U.S. EPA Moving Toward Risk Management Deliberations on Toxic Chemicals
The U.S. Environmental Protection Agency (EPA) is approaching a critical phase of deliberations under the Toxic Substances Control Act (TSCA), and the next several steps in the process will have major ramifications for electronics manufacturers, who need to focus on this issue now to protect their own long-term interests and help IPC advocate for the industry.
The EPA’s process for assessing and managing risks from existing chemicals has three basic steps: prioritization, risk evaluation, and risk management.
Currently, there are two cycles of this three-step process happening at the same time, for two different sets of chemicals. In the first cycle, EPA is nearing the completion of 10 risk evaluations; in the second cycle, EPA is just beginning the risk evaluations for 20 more high-priority chemical substances.
Just over the horizon, the EPA will begin to consider and then propose actual risk management strategies for the first 10 of these chemicals. By law, the EPA is required to take action to address such risks within two years after a risk evaluation is published. This will be the first time that the EPA is doing risk management under the 2016 amendments to TSCA, so it’s a unique opportunity to get involved.
Thus, now is the time for our industry to get organized, collaborate, and prepare to advocate our views on how the EPA should address any unreasonable risks to human health and the environment. The EPA is seeking input from us, and our expertise will be critical to forging smart solutions to manage and address risks.
Which chemicals are we talking about?
Since June 2020, the EPA has published three final risk evaluations for:
- methylene chloride (CAS 75-09-2);
- 1-bromopropane (CAS 106-94-5); and
- cyclic aliphatic bromide cluster chemicals (CASRN 25637-99-4, 3194-55-6, and3194-57-8), including hexabromocyclododecane (HBCD).
Notably, each of these risk evaluations mentions the use of these chemicals in electronics.
- For methylene chloride, the EPA has determined that the use of this chemical as a solvent in industrial processes where electronics equipment, appliance, and component manufacturing takes place presents an unreasonable risk of injury to human health.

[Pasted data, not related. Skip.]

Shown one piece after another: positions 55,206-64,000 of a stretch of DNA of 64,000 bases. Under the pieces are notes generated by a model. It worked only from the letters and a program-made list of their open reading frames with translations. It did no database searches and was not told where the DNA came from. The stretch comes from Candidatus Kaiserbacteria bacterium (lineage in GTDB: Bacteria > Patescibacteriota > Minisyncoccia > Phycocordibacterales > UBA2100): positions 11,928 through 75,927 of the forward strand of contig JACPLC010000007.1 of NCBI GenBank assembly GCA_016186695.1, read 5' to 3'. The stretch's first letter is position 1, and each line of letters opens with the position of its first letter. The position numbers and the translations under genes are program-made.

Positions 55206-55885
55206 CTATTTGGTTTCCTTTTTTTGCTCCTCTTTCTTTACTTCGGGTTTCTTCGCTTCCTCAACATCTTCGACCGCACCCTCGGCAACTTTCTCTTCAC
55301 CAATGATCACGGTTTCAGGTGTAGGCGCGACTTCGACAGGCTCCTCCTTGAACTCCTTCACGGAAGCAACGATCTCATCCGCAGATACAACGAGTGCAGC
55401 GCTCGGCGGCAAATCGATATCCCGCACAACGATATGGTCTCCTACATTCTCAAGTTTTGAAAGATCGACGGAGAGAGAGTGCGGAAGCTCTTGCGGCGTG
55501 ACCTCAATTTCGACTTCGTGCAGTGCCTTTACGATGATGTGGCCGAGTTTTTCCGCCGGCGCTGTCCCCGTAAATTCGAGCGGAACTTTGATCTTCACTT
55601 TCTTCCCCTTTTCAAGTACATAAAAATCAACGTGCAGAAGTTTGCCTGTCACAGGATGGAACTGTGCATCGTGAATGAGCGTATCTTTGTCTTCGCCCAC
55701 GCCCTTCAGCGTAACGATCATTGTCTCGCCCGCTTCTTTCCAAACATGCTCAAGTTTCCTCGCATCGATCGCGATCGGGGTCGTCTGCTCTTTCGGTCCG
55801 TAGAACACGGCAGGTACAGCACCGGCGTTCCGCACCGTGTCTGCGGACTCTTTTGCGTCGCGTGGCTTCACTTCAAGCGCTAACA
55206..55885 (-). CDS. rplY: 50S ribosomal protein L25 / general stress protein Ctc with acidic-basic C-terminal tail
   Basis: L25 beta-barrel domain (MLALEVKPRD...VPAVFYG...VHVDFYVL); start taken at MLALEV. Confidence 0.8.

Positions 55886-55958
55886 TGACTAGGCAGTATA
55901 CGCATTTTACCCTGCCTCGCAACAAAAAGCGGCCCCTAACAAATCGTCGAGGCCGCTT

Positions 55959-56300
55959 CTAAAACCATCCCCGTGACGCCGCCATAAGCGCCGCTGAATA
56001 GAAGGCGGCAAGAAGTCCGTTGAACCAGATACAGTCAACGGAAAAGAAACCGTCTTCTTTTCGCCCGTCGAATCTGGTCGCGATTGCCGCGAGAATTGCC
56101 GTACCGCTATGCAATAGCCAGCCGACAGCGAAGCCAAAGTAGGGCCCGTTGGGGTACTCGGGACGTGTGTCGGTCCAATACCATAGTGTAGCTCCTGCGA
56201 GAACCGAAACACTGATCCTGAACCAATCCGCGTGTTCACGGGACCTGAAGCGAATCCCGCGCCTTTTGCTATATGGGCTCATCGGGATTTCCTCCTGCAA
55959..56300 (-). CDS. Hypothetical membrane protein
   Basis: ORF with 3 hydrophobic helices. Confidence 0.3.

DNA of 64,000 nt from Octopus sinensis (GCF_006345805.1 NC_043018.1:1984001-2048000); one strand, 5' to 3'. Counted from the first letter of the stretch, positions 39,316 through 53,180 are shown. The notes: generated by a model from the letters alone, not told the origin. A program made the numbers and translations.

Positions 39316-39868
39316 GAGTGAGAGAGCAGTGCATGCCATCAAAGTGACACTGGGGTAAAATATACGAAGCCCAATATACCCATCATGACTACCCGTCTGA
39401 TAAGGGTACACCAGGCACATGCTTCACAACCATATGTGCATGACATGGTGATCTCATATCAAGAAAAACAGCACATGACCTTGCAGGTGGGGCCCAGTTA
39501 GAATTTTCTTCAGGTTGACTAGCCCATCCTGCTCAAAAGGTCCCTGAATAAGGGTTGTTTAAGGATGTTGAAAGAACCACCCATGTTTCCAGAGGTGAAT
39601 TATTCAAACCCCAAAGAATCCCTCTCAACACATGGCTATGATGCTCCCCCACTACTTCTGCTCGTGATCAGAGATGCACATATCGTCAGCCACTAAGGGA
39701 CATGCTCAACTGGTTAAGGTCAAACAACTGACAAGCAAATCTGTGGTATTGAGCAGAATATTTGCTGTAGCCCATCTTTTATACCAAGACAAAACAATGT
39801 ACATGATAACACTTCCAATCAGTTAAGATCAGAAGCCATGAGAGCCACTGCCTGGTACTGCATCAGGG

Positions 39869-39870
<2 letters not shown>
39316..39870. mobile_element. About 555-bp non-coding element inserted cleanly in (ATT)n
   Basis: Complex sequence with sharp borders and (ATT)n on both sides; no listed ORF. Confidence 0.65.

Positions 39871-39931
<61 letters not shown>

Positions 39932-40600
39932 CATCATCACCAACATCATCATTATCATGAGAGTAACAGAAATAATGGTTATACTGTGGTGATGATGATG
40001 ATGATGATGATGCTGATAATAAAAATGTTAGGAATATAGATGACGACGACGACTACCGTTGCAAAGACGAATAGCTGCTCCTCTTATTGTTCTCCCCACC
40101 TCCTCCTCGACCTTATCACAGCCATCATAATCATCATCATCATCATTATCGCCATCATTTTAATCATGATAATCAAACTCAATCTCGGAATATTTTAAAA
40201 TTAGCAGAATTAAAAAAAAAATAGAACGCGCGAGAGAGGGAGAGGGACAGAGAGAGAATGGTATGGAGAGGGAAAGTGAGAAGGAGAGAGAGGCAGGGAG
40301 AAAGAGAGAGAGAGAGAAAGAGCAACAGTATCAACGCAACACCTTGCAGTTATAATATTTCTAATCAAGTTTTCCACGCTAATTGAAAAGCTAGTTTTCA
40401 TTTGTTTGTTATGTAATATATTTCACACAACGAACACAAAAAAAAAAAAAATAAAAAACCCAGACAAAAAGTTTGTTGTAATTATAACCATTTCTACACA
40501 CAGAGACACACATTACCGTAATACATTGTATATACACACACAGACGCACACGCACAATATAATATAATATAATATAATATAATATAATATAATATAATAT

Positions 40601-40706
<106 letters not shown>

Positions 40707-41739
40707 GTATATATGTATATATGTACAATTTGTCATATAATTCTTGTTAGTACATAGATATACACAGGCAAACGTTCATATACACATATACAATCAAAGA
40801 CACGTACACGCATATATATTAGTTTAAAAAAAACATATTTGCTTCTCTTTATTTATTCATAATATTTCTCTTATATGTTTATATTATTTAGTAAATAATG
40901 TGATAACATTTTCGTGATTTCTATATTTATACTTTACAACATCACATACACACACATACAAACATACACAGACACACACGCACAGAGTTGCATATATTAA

- For 1-bromopropane, the EPA has determined that the use of this chemical as a solvent for cleaning or vapor degreasing in the manufacturing of electrical equipment presents unreasonable risks of injury to human health.
- For HBCD, the EPA has determined that the use of this chemical in solder paste or flux presents an unreasonable risk to the environment.
To manage unreasonable risks, the EPA has several regulatory options at its disposal, including the ability to prohibit, limit, or otherwise restrict their manufacture, processing, or distribution for particular uses; to regulate the manner or method of their disposal; to regulate how risks are communicated to consumers and various supply chain actors; and/or to require monitoring, testing, and recordkeeping.
If you have information that is relevant to these proceedings, we need to hear from you. Specifically, if you have information on safe and essential uses; on safe and effective alternatives; or on uses that have been phased out or can be phased out; then now is the time to get ready to work with IPC and engage with the EPA.
The IPC Government Relations team will facilitate and coordinate a unified industry response. Ultimately, the EPA needs our knowledge and expertise to arrive at solutions that protect human health and the environment and enable our industry to thrive.